The first known victim of Aktion T4 (there is little doubt that there were many that are still unknown) was one Gerhard Herbert Kretschmar who was just five months (!) when he was murdered – most likely with an injection of a lethal dose of phenobarbital (although officially the cause of death was stated as a “heart weakness”). He was buried in the Lutheran churchyard three days later.
Gerhard was born with disabilities so severe (blind, with either just one leg and with one arm). He was also subject to violent convulsions and was determined to be mentally retarded (although how the latter was determined was not stated in his records). Hence his murder fit the definition of a “mercy killing” to a ‘T’.
His parents were Richard Kretschmar, a farm laborer, and his wife Lina Kretschmar, a homemaker. They resided in in Pomssen, a village south-east of Leipzig and had no desire to witness their child’s sufferings (which would have made them suffer as well).
So they took the newborn Gerhard to Dr. Werner Catel, a pediatrician at the University Children’s Clinic in Leipzig (subsequently one of the official experts on the children’s euthanasia and an active participant in the Aktion T4), and asked that his son be “put to sleep.”
However, refused Catel telling them that this would be illegal (which it obviously was). And added that the only person in Germany that could authorize the euthanasia, was Adolf Hitler.
So they petitioned their Führer directly to end the suffering of their poor child. More specifically, Richard Kretschmar asked his Führer to overrule the law that protected “This Monster” (as he described his child) and other children like him from “mercy killing” thus indefinitely prolonging his or her sufferings and those of his parents and relatives.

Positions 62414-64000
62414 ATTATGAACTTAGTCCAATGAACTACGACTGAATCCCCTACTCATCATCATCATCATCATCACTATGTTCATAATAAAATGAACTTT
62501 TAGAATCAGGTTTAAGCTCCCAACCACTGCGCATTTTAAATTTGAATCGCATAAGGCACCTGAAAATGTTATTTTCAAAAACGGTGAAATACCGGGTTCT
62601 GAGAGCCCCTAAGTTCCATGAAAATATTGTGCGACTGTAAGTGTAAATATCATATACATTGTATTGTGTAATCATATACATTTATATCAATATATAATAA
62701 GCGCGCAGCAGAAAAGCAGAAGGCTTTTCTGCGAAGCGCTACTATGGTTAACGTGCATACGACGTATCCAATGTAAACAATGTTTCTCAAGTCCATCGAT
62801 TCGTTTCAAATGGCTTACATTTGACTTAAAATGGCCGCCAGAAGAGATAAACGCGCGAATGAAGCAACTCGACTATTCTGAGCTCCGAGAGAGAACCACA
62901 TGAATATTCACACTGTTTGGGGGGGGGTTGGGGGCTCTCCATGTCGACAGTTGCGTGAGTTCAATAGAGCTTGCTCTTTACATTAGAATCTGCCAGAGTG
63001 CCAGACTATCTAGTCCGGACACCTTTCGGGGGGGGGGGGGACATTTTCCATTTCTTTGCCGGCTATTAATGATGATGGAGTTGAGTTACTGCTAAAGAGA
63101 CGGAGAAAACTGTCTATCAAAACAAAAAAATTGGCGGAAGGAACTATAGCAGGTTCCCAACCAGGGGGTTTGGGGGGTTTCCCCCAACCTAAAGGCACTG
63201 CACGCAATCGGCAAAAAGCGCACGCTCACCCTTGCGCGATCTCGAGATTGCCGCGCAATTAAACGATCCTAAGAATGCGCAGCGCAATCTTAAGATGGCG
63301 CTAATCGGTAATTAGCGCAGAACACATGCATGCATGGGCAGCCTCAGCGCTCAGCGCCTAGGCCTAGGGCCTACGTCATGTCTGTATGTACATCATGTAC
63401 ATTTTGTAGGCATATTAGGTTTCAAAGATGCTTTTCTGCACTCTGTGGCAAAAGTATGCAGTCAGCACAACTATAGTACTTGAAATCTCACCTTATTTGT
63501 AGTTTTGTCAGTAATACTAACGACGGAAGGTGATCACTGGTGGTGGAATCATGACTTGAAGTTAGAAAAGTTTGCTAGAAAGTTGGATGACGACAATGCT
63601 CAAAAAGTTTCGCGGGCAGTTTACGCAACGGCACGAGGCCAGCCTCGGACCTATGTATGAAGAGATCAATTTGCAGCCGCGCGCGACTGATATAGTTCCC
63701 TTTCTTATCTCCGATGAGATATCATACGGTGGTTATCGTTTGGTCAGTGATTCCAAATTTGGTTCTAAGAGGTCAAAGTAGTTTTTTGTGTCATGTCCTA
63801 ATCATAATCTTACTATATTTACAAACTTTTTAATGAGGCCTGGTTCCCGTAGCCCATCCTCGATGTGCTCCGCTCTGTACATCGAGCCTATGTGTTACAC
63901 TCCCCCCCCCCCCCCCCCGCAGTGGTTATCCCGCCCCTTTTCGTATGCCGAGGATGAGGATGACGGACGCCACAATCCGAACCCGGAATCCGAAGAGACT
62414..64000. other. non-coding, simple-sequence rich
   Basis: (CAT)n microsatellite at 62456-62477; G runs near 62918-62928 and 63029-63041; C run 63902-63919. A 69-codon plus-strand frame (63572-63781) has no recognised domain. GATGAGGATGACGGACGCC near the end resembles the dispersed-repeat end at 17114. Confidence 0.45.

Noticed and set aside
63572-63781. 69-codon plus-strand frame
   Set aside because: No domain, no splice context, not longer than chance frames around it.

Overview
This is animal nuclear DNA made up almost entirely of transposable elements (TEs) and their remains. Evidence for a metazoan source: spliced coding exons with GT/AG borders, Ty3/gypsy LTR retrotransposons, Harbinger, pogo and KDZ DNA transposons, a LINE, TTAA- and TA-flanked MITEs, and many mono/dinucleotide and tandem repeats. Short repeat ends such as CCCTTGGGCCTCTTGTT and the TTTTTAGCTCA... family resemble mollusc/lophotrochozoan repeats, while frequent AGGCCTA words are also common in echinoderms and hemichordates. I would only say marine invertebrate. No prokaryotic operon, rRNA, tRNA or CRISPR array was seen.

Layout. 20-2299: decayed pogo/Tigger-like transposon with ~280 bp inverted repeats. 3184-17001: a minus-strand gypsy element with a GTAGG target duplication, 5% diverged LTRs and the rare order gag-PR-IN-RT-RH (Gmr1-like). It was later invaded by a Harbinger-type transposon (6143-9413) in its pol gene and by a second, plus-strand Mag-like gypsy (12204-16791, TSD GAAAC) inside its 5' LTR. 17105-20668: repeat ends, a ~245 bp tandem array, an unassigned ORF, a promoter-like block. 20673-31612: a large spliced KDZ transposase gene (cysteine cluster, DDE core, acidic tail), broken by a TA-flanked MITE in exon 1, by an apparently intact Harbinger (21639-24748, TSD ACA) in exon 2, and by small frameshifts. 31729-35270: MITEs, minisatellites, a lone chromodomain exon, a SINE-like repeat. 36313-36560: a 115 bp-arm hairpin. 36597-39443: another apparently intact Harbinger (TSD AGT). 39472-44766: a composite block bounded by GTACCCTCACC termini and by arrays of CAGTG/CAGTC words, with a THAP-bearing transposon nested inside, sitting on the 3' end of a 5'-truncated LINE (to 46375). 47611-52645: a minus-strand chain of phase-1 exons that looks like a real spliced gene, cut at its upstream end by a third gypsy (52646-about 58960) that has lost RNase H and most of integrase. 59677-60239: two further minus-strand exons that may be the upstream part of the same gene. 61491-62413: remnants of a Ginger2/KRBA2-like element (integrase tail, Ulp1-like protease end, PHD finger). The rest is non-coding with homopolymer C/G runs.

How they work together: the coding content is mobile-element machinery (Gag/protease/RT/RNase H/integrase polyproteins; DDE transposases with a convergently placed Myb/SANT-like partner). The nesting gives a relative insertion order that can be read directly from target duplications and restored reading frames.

As was usual with such petitions, it was referred to Hitler’s private secretariat (the Kanzlei des Führers), headed by Philipp Bouhler (who later became a CEO of Aktion T4). There it was seen by Hans Hefelman, head of Department IIb (and subsequently one of top managers of Aktion T4), which dealt with petitions. Hefelman and Bouhler showed the petition to Hitler, aware of his frequently expressed support for the “mercy killing” of people with severe disabilities.
However, Adolf Hitler did not order the euthanasia right then and there but instead decided to follow “due process” (sort of). Hitler summoned Dr. Karl Brandt, one of his personal physicians, and sent him to Leipzig to investigate the Kretschmar case.
He told Brandt that if Gerhard Kretschmar’s condition was indeed as described in Richard Kretschmar’s petition, then he, Hitler, authorized Brandt to have Gerhard euthanized, in consultation with the local doctors, and if any legal action were taken, it would be thrown out of court.
In Leipzig, Brandt examined the child and consulted with Catel and another physician, Dr. Helmut Kohl (no relationship to famous West German Chancellor). He also went to Pomssen and personally interviewed the Kretschmars. When Brandt informed the Leipzig doctors of Hitler’s instructions, they agreed that Gerhard Kretschmar should be euthanized, as they believed (as most did at the time) that Hitler’s word was above any written law.
This “mercy killing” marked the beginning of Aktion T4 – which ultimately resulted in the deliberate killing of about 200,000 people with mental and/or physical disabilities in Greater Germany and about 100,000 more in German-occupied European countries.